Regular expression to extract first word + first character of all following words

I am (newbie) using R and regular Regular expression to write the regex for manipulating strings in a data.frame column. My data look like this in R:

c1                       
Peter Parker            
Hawk & Dove             
J Jonah Jameson         
3JPX spo                
Bruce Wayne              

What I am trying to get is 2nd column "c2" that consists of the following strings:

c2
PeterP
Hawk&D
JJJ
3JPXs
BruceW

Basically I want the entire first word of the string (regardless of length) and the first alphanumeric element of every word after. I have not been able to find any function or logic for this. Is it possible to do so with regex?

Thanks in Advance


Here is a base R approach using gsub:

x <- c("Peter Parker", "Hawk & Dove", "J Jonah Jameson", "3JPX spo", "Bruce Wayne")
output <- gsub("\\s+(\\S)\\S*(?!\\S)", "\\1", x, perl=TRUE)
output

[1] "PeterP" "Hawk&D" "JJJ"    "3JPXs"  "BruceW"

The regex pattern \s+(\S)\S*(?!\S) matches one or more space characters, then matches and captures the first character of the name component. It also consumes the remainder of the name component, replacing with only the captured first character.

In case the above still be unclear to you, here is how the regex pattern works, step by step:

\s+    match one or more space characters
(\S)   then match AND capture the first character of the name-word
\S*    match the remainder of the name-word
(?!\S) assert that what follows the end of the name-word is either a space
       or the end of the string

The replacement in the call to gsub is just \1, which is the first and only capture group, corresponding to the first letter of each name, beyond the very first name.

Regex to match first word in sentence, You can use this regex: ^[^\s]+ or ^[^ ]+ . Explanation: (? <=^[\s"']*) positive lookbehind in order to look for the start of the string, followed by zero or more spaces or punctuation characters (you can add more between the brackets), but do not include it in the match. For example, if I wanted to extract a numeric value which I know follows directly after a word or set of letters, I could use the regular expression “[a-zA-Z]+([0-9]+)" this matches the whole expression, but allows you to select the portion in the parentheses (called a substring).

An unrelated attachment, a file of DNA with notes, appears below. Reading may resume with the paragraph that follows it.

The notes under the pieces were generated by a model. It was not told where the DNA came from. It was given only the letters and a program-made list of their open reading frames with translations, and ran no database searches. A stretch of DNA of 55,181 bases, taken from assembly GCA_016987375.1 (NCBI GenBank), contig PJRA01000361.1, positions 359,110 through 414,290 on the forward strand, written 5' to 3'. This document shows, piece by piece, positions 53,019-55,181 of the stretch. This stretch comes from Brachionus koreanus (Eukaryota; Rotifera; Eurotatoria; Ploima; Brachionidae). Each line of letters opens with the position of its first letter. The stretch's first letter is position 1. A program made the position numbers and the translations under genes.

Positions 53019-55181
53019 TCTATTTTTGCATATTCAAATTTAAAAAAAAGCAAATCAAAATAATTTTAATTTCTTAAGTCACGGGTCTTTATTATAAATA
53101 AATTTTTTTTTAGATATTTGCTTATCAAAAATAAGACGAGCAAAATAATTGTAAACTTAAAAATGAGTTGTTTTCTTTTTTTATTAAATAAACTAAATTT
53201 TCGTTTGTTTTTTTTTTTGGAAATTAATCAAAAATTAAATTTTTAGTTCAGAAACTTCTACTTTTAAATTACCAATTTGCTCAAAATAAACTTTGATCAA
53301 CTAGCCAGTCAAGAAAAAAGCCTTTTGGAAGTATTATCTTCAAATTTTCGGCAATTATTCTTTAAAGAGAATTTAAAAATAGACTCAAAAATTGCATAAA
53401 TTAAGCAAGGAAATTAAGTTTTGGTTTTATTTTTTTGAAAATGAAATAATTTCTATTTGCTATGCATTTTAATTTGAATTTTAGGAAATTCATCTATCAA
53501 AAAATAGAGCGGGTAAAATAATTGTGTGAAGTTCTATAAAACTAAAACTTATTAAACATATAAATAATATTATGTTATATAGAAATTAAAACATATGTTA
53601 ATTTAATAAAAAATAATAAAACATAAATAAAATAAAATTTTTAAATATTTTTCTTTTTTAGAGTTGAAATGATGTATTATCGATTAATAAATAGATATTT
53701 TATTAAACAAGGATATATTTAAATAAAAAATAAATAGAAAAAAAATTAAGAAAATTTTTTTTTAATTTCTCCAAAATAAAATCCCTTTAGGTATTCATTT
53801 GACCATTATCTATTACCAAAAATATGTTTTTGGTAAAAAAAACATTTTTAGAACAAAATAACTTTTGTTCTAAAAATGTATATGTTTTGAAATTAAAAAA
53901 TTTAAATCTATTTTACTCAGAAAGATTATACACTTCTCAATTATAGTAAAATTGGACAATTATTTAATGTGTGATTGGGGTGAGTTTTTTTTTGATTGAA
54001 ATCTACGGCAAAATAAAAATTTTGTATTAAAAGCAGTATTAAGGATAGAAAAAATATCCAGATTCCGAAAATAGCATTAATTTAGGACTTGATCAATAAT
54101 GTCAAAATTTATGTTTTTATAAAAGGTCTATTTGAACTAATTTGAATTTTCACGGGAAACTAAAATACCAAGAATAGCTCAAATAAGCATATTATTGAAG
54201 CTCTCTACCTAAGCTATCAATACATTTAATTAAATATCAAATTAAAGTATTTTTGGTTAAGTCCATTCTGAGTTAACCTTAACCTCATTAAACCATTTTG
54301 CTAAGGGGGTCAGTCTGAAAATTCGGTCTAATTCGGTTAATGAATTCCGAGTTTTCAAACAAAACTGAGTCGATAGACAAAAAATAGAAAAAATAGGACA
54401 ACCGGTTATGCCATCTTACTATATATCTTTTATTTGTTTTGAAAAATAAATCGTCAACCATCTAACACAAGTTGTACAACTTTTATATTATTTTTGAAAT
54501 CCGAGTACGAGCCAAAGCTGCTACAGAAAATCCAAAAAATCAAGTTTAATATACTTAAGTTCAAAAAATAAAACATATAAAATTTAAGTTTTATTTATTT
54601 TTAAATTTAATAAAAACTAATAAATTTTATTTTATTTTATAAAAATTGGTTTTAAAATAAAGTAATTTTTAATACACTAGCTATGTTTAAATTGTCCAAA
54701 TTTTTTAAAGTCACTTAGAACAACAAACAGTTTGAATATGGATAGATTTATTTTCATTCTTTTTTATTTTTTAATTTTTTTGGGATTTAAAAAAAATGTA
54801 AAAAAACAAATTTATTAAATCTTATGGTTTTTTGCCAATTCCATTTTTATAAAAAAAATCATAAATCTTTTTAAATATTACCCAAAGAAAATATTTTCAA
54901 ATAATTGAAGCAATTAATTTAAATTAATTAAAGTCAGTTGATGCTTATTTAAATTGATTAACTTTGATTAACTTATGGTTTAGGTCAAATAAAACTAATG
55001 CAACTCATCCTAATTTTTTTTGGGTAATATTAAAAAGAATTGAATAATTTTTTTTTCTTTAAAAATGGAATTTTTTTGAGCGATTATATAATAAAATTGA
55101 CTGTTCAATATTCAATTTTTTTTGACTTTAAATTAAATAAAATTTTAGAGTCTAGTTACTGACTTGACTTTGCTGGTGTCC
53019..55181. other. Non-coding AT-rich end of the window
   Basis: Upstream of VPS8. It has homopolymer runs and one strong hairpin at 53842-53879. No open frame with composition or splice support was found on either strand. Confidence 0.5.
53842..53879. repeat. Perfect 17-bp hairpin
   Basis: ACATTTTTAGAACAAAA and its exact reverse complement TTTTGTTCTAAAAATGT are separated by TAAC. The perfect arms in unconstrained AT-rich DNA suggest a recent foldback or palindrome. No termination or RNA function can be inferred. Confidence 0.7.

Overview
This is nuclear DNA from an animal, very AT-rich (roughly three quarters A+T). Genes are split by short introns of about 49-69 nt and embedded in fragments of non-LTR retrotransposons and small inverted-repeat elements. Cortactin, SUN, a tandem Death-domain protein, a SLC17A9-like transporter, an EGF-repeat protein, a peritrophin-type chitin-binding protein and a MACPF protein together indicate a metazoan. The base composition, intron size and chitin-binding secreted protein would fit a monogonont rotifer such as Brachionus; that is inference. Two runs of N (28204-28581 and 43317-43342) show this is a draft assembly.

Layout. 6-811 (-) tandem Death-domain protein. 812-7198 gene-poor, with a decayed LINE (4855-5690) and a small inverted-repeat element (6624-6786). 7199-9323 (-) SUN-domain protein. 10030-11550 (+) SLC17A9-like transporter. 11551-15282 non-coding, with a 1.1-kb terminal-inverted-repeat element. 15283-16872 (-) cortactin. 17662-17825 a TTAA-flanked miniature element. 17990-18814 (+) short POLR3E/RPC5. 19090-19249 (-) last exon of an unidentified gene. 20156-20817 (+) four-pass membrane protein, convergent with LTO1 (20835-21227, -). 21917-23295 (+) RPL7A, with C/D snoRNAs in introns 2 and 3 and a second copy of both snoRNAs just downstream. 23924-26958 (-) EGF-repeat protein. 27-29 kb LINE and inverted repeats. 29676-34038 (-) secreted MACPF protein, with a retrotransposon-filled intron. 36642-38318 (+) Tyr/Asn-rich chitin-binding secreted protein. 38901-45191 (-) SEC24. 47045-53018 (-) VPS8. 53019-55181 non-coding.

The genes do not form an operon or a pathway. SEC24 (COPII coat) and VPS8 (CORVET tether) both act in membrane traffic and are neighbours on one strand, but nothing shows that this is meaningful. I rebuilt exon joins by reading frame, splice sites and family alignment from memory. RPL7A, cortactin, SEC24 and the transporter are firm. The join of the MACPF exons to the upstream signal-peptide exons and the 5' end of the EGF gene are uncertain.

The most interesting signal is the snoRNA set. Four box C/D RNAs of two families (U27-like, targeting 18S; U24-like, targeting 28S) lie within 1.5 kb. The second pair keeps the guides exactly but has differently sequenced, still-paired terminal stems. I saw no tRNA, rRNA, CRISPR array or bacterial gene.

Though not particularly a regex solution but a different approach could be to get bring data in long format by separating each word, get first word as it is and take only first character from remaining of the words and paste them.

library(dplyr)

df %>%
  group_by(row = row_number()) %>%
  tidyr::separate_rows(c1, sep = "\\s+") %>%
  summarise(c2 = paste0(first(c1) , paste0(substr(c1[-1], 1, 1), collapse = "")),
            c1 = paste(c1, collapse = " ")) %>%
  select(c1, c2, -row)

#   c1              c2    
#  <chr>           <chr> 
#1 Peter Parker    PeterP
#2 Hawk & Dove     Hawk&D
#3 J Jonah Jameson JJJ   
#4 3JPX spo        3JPXs 
#5 Bruce Wayne     BruceW

data

df <- structure(list(c1 = c("Peter Parker", "Hawk & Dove", "J Jonah Jameson", 
"3JPX spo", "Bruce Wayne")), row.names = c(NA, -5L), class = "data.frame")

RegEx - Extracting the first N words, I was recently asked by a colleague for some help with a RegEx expression for extracting the first N number of words from a block of text. We have discussed a solution for C++ in this post : Program to extract words from a given String We have also discussed basic approach for java in these posts : Counting number of lines, words, characters and paragraphs in a text file using Java and Print first letter in word using Regex.


The development version of unglue features a multiple argument, which can be a function to apply to identically named matches (here we'd want to concatenate them with paste0()). In our case we want to match the full first word, then the first character of all sequences separated by space, and we have either 1 or 2 of such sequences following the first word:

# remotes::install_github("moodymudskipper/unglue")
library(unglue)
patterns <- c(
  "{c2} {c2=\\S}{=\\S*} {c2=\\S}{=\\S*}",
  "{c2} {c2=\\S}{=\\S*}")

unglue_data(df$c1, patterns, multiple = paste0)
#>       c2
#> 1 PeterP
#> 2 Hawk&D
#> 3    JJJ
#> 4  3JPXs
#> 5 BruceW  

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